• Freda Kirchwey, “While the Jews Die,” Nation, March 13, 1943.
  • Freda Kirchwey, "A Program of Inaction," Nation, June 5, 1943.
  • Arthur Koestler, “The Nightmare that is Reality,” New York Times, January 9, 1944.
  • Fred Eastman, “A Reply to Screamers,” Christian Century, February 16, 1944.

 

WEEK 4 (4/18-4/20): “GAZING INTO THE PIT”: BEARING WITNESS TO THE LANDSCAPE OF TRAUMA.

Read and Watch: (Canvas Module).

  •  W.H. Lawrence, “Nazi Mass Killing Laid Bare in Camp,” New York Times, August 30, 1944.
  • Richard Lauterbach, “Murder, Inc.,” Time, September 11, 1944.
  • Edward R. Murrow, "Broadcast from Buchenwald," April 15, 1945 (Listen to the Audio recording. A transcript is also available).
  • William Frye, "Thousands Tortured to Death in Camp at Belsen," Daily Boston Globe, April 21, 1945
  • Martha Gellhorn, “We were Never Nazis.” Colliers, May 26, 1945.
  • Martha Gellhorn, “Dachau Experimental Murder,” Colliers, June 23, 1945.
  • Watch: Nazi Concentration Camps, United States Army Signal Corps Documentary (1945).

 

WEEK 5 (4/25-4/27):  JUDGEMENTS AT NUREMBERG

Read and Watch: (Canvas Module). We will discuss this material in class on Thursday.

  • Robert H. Jackson, “Opening Address for the United States,” International Military Tribunal, Nuremberg, Germany, November 21, 1945.  
  • Joseph F. Napoli, “Denazification from an American’s Viewpoint,” Annals of the American Academy of Political and Social Science, 264 (July 1949).
  • Telford Taylor, "The Nazis Go Free," The Nation, Feb. 4, 1951.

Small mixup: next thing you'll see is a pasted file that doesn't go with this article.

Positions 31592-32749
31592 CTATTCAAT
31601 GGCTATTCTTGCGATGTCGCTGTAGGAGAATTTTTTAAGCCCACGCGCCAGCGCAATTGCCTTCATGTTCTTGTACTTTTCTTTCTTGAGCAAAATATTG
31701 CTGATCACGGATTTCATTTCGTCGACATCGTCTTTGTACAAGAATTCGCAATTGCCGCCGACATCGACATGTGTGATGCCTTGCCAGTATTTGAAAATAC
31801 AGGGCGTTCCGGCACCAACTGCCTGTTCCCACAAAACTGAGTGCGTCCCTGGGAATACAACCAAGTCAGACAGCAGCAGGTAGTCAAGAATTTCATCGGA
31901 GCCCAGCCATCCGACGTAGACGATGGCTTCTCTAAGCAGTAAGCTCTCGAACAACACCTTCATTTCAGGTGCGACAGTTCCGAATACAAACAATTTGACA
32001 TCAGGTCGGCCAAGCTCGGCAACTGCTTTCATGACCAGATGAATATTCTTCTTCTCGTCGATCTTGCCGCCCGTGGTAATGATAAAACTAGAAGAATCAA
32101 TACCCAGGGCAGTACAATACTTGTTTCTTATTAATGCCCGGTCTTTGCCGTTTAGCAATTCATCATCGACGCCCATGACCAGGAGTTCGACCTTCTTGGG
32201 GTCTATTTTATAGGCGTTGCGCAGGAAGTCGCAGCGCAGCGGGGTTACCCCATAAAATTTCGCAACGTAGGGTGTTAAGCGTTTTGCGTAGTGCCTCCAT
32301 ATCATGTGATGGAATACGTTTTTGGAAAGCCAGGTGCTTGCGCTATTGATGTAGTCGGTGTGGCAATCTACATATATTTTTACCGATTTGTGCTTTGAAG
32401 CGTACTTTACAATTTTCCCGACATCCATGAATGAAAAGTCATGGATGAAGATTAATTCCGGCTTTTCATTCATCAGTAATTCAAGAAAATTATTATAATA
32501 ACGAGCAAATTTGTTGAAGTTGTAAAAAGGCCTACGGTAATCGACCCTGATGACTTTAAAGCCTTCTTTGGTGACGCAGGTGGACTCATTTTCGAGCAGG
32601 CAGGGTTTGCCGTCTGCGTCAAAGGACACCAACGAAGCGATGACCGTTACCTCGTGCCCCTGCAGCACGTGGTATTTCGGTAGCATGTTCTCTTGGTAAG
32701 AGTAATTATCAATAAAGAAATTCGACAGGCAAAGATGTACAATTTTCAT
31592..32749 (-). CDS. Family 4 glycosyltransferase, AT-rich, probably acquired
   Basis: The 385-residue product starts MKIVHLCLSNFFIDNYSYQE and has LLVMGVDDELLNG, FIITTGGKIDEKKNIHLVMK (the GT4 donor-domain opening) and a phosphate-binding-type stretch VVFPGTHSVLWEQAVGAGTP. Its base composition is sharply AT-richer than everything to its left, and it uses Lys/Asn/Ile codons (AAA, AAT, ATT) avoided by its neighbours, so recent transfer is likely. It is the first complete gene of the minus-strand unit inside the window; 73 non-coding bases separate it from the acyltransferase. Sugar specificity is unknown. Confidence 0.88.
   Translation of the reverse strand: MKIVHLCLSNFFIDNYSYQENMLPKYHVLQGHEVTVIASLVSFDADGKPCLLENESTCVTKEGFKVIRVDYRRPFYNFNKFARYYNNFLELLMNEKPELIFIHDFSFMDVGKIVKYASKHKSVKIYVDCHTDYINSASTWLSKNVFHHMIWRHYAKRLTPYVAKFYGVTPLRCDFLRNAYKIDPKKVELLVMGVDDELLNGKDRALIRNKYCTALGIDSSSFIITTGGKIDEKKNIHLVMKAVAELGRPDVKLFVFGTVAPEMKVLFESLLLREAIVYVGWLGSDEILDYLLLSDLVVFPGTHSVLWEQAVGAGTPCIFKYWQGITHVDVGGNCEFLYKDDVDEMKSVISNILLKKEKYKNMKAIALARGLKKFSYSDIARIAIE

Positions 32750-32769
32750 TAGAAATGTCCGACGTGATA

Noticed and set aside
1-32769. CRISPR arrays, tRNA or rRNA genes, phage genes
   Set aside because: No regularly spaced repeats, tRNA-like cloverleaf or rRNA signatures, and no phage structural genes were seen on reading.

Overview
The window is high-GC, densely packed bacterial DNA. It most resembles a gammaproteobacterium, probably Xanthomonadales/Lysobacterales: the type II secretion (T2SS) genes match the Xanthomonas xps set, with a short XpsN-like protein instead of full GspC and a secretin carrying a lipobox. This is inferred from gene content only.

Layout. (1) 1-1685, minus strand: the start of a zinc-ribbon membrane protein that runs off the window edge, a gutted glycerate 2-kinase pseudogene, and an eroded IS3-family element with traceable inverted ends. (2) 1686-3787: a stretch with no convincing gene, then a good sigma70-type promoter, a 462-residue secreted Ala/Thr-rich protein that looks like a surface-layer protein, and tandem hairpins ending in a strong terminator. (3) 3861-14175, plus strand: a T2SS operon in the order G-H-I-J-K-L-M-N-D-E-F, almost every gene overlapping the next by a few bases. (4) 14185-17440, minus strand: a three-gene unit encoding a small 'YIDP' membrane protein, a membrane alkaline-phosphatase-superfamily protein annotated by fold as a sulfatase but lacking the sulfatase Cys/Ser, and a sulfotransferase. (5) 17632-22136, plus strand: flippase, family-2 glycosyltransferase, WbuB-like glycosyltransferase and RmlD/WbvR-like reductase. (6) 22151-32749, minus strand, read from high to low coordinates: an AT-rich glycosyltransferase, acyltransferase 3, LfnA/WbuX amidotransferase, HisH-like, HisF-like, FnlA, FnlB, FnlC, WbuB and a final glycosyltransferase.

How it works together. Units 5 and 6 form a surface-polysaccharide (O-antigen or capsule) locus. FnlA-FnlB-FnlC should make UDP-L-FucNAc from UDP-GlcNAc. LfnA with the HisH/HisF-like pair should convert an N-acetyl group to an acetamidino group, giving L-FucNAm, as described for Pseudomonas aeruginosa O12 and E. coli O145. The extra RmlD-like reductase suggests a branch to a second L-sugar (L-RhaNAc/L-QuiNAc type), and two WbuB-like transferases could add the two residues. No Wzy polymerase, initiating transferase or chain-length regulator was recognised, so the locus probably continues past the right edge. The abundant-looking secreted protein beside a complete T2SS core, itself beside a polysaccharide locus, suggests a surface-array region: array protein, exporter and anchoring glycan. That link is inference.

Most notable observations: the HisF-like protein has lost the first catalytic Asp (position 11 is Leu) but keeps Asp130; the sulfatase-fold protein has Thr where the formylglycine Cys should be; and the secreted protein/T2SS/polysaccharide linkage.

• Watch: Judgement at Nuremberg(1959). CBS Playhouse 90 teleplay written by Abby Mann.
  • Recommended:  Office of Military Government for Germany (US), "Indictment" 1947, Trial 6, IG Farben Case. See especially pp. 1-8, 44-51. 

 

WEEK 6 (5/2-5/4):  GENOCIDE, RACISM, AND “HUMAN RIGHTS”

Read: (Canvas Module). 

  • NAACP, Appeal to the World! (1947). Read chapters 1, 3, and 5.
  • Universal Declaration of Human Rights(1948) United Nations.
  • Convention on the Prevention and Punishment of the Crime of
    Genocide(1948) United Nations.
  • We Charge Genocide: The Historic Petition to the United Nations for Relief from a Crime of the United States Government Against the Negro People(The Civil Rights Congress, New York, 1951), pp. 1-28 
  • “Racism!” UNESCO Courier, October 1960, pp. 4-12.  
  • Watch, "Mississippi: Is this America? (1962-1964)" Episode 5, Eyes on the Prize (1986)

 

WEEK 7 (5/9-5/11): “MERELY A LITTLE COG IN THE MACHINERY”

Read and Watch:  (Canvas Module)

  • Adolph Eichmann, “I Transported Them to the Butcher,” Life Magazine, November 28, 1960.
  • Adolph Eichmann, “To Sum it all up, I Regret Nothing,” Life Magazine, December 5, 1960.